Most of us have had the experience of dozing of during a college lecture or a business presentation. In spite of knowing that such long lectures will put people to sleep, we give the same kind of lectures. But we expect our audience to listen eagerly. Even if your presentation is interesting, important and something that the audience expects – you will not be able to keep their attention unless you understand how the human brain works.
In this article you will learn how the human brain works, how to bring your audience back to attention and how memories are formed in the brain.
Rule #1: The brain remembers in hierarchy
Categorization and hierarchy is a fundamental part of memory formation. Human brain is not like a memory chip which can store continuous stream of data. In your presentation, you need to tell what you are going to tell, tell it and then tell what you have told.
Unless you break up the entire topic into sub-topics, the audience’s brains will try to figure out a hierarchy for themselves and during that process, they can’t pay attention to you! It is a good idea to create an outline or a flow chart with different modules and sub-modules of what you are going to present. Keep referring to this framework as you move on through the lecture.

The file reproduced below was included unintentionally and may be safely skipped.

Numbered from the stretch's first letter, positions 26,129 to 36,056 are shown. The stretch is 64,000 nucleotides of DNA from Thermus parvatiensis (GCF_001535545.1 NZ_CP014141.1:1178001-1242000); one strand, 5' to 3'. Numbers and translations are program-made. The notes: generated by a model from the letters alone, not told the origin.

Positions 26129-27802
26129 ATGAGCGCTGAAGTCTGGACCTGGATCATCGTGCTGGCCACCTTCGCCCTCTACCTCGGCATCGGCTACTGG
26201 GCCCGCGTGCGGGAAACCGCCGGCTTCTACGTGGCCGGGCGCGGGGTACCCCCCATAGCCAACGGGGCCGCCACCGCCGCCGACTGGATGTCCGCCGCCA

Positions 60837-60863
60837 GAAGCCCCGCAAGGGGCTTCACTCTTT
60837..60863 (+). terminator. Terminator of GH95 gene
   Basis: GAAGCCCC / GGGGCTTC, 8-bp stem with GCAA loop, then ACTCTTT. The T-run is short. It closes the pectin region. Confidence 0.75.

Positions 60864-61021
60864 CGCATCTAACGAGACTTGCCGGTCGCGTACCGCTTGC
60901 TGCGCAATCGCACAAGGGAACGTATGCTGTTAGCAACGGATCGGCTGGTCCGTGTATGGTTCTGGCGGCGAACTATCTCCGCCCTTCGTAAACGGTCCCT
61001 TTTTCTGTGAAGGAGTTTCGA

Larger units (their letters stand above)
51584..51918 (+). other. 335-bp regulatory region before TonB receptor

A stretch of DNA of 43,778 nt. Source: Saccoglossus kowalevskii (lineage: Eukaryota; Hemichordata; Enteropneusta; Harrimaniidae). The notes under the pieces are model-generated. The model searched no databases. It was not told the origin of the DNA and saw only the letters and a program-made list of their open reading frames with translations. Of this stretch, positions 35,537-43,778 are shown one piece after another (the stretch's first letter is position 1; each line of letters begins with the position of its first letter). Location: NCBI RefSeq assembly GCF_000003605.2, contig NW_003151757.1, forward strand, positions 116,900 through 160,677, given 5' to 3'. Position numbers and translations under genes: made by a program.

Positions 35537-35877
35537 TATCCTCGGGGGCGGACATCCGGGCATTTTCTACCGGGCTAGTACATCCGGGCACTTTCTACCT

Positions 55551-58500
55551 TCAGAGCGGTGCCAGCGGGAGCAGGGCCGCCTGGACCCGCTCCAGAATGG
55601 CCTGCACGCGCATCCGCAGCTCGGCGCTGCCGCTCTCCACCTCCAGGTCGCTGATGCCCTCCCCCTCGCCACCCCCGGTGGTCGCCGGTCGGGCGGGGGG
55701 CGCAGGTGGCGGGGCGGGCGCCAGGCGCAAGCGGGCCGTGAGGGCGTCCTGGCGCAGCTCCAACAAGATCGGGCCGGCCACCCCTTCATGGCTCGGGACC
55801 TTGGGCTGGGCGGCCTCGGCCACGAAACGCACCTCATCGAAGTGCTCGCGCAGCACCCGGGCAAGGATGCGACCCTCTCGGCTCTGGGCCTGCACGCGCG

Rule #2: The Brain can Focus only for 10 Minutes
10 Minutes is the physical capacity of the brain to pay attention continuously. Unless you reset the attention span of your audience every 10 minutes, you will lose their attention. Keeping in mind the previous rule of hierarchy and categorization, you can divide your lecture into 10 minute modules and then you can present them one by one. Once you complete a 10 minute stretch, you need to push a button to reset the attention span and bring back the audience. This button-push should be emotional. It should be something that…
- is nostalgic
- has sexual appeal
- has a sense of fear or excitement
- is humorous
Once that is done, tell the audience where they are in the learning curve and move on to the next module.
Rule #3: Talk to a Single Person
During a lecture we address many people at the same time and sometimes it is easy to forget that the people who are listening are still individual people. When someone is not speaking to you but to an audience of many, you usually lose the interest to listen to them because it doesn’t establish a personal connection.
Imagine that there is only one person in the room. How would you talk? You will use the word ‘You’ many times. My own blog post is a good example. This blog post. The one you are reading. Though this blog post will be read by many people, I always address you as you because though it is one to many communication, you wouldn’t be paying attention if I wasn’t speaking to YOU!
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